Limp in a Child

This is an infrequent but alarming presentation, as it may herald significant pathology and may be difficult to manage properly in an uncooperative toddler. Assessment should be methodical and patient, and follow-up arranged unless the diagnosis is obvious at the outset.

Published: 2nd August 2022 | Updated: 15th August 2022

Differential diagnosis

Common Diagnoses

  • Trauma, Including Foreign Body in Foot (Especially Toddlers)
  • Irritable Hip (Transient Synovitis)
  • Acute Viral Infection with Arthralgia
  • Pauciarticular Juvenile Chronic Arthritis (JCA: 1 in 1000)
  • Slipped Femoral Epiphysis (Usually Over 10 Years Old)

Occasional Diagnoses

  • Perthes’s Disease (1 in 2000 between 4 and 10 Years Old)
  • Septic Arthritis
  • Idiopathic Scoliosis
  • Congenital Dislocation of the Hip
  • Acute Lower Abdominal Pain: Especially Appendicitis
  • Unequal Leg Length
  • Neurological (e.g. Cerebral Palsy)

Rare Diagnoses

  • Acute Osteomyelitis
  • Rheumatic Fever
  • Autoimmune Disorders (e.g. SLE, Dermatomyositis)
  • Rickets
  • Genuine Juvenile Rheumatoid Arthritis
  • Malignancy Affecting Bone
  • Duchenne’s Muscular Dystrophy

Ready reckoner

Key distinguishing features of the most common diagnoses

TraumaIrritable HipViral InfectionJCASlipped Epiphysis
Sudden OnsetYesPossiblePossibleNoYes
Stiff in Early MorningNoNoNoYesNo
Usually Over 10 Years OldNoNoNoNoYes
Many Joints AffectedNoNoYesPossibleNo

Possible investigations

Likely: FBC, ESR/CRP, X-ray.

Possible: Autoimmune screen.

Small Print: Calcium, phosphate, alkaline phosphatase, creatine kinase, ASO titre, blood culture.

  • FBC and ESR/CRP: WCC and ESR/CRP elevated in an underlying inflammatory or infective cause.
  • Hip X-ray: May reveal fracture, slipped femoral epiphysis, congenital dislocation, Perthes’s and other significant disorders – but may be normal in the presence of serious pathology.
  • Rheumatoid factor and autoimmune screen may be helpful if a connective tissue disorder is suspected.
  • Serum calcium, phosphate and alkaline phosphatase: Calcium and phosphate low, alkaline phosphatase high in rickets.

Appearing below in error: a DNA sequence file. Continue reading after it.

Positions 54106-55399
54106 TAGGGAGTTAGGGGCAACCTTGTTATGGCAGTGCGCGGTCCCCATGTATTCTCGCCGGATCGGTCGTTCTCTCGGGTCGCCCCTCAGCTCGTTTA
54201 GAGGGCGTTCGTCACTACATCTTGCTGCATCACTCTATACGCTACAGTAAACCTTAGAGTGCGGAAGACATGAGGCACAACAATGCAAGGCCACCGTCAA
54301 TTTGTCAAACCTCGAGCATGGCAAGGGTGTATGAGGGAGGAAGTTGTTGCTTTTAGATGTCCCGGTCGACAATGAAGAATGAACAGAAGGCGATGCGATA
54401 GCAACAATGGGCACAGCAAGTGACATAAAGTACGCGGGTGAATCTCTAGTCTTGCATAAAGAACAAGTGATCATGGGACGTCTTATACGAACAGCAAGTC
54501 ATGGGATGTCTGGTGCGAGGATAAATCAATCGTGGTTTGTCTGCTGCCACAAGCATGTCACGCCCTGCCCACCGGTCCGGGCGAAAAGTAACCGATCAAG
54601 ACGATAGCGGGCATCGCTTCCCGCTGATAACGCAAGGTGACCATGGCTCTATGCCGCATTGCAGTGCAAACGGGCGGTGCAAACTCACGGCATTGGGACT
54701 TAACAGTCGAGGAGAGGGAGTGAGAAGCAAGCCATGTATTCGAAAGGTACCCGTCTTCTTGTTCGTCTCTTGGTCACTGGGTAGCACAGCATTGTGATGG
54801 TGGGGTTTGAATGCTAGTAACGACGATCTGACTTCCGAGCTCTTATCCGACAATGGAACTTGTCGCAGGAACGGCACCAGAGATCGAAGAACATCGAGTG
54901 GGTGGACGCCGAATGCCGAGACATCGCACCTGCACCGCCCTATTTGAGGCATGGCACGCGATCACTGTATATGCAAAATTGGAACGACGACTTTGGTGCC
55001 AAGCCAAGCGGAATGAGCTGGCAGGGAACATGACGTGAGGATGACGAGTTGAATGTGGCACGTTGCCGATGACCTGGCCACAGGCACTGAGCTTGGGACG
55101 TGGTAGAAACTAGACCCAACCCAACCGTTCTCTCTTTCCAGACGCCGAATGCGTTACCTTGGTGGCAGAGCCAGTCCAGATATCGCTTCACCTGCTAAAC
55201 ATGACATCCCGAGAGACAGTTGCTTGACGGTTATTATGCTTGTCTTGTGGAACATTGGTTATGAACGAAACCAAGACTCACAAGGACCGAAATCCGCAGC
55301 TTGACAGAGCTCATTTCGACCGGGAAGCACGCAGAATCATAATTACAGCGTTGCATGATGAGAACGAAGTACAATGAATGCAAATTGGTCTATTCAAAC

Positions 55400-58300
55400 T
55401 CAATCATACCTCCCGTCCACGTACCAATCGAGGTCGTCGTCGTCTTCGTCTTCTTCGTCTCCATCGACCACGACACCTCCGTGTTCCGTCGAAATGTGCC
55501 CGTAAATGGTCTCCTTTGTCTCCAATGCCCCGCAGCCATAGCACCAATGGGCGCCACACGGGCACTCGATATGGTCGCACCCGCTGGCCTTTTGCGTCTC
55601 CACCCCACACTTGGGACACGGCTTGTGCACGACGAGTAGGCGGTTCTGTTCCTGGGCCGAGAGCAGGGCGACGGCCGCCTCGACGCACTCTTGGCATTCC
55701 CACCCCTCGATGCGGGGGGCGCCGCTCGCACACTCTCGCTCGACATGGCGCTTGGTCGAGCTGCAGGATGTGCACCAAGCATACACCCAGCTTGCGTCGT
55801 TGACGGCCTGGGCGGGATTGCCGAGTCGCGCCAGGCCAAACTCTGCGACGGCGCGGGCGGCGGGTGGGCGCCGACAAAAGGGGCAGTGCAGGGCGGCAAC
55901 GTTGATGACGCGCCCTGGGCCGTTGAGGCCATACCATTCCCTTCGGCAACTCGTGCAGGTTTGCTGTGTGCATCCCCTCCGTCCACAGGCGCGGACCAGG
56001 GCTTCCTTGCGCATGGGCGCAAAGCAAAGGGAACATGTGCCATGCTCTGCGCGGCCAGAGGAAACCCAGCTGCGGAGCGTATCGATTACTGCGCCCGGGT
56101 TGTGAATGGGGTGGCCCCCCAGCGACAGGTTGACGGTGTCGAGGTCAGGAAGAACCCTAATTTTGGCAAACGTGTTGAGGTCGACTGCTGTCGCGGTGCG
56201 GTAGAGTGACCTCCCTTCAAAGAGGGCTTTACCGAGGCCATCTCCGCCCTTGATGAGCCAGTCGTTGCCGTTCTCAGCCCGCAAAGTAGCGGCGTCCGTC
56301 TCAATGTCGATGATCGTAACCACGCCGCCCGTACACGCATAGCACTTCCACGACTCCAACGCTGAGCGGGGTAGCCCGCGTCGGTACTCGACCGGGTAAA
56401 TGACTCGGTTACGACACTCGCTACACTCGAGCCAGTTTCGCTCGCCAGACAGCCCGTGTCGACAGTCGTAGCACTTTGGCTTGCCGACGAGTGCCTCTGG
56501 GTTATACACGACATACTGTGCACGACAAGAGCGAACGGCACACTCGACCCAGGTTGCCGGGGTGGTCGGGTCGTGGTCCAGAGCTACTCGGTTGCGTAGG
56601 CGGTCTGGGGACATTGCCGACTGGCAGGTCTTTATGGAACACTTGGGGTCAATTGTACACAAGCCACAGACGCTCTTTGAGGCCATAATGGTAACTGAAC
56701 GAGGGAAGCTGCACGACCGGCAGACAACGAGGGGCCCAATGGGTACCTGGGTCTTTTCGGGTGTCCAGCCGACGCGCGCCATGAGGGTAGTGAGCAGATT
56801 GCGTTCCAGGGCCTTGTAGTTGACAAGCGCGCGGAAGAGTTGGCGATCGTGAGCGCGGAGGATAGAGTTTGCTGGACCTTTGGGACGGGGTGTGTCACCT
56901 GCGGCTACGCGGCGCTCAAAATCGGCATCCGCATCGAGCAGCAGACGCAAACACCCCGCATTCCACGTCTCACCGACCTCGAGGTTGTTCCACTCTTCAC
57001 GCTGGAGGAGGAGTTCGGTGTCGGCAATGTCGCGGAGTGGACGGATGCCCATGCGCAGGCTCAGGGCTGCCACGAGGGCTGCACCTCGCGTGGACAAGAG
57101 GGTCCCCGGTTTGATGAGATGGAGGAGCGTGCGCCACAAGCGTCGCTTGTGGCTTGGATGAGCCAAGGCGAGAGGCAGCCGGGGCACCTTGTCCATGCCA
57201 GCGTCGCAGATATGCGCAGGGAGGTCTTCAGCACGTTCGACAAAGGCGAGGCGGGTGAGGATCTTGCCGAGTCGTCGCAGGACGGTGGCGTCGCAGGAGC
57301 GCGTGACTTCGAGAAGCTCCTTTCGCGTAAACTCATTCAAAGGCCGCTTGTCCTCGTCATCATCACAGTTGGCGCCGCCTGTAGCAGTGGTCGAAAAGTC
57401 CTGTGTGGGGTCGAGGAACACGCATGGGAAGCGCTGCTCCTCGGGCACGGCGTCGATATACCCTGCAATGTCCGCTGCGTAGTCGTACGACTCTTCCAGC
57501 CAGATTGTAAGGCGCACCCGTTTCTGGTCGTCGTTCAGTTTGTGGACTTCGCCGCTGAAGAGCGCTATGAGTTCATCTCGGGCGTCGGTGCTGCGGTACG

• Creatine kinase: Markedly elevated in muscular dystrophy.
  • ASO titre is raised in 80% of cases of rheumatic fever.
  • In hospital, blood culture may identify the infecting organism in osteomyelitis and septic arthritis.

Top Tips

  • Never forget to examine the soles of the feet and between the toes for obvious and potentially simple to treat, non-serious causes of limp.
  • It’s worth investing some time gaining the child’s confidence – this will enable you to make a proper assessment and feel positive about your management.
  • Parents may try to rationalise the symptom by recalling a recent minor episode of trauma, which is likely to be purely coincidental.
  • Don’t forget referred pain. Hip pathology can cause pain in the knee.

Red Flags

  • Marked restriction of movement and/or dramatic bony tenderness suggests a significant problem – especially fracture, septic arthritis and osteomyelitis.
  • Fever with a limp requires an urgent specialist opinion. Admit to exclude osteomyelitis or septic arthritis.
  • Beware the obese pubertal boy with groin pain and a limp – slipped femoral epiphysis is likely.
  • Do not confine your assessment to the hip – for example, abdominal pain, especially appendicitis, can make a child limp.
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Website disclaimer

Pulse Reference is based on the best-selling book Symptom Sorter.

The experts behind Pulse Reference are Dr Keith Hopcroft who is the co-author of Symptom Sorter, a GP in Essex and Pulse’s editorial advisor and Dr Poppy Freeman, a GP in Camden and also a clinical advisor to Pulse.

This website is for clinical guidance only and cannot give definitive diagnostic information. Practitioners should work within the limits of their individual professional practice, seek guidance when necessary and refer appropriately.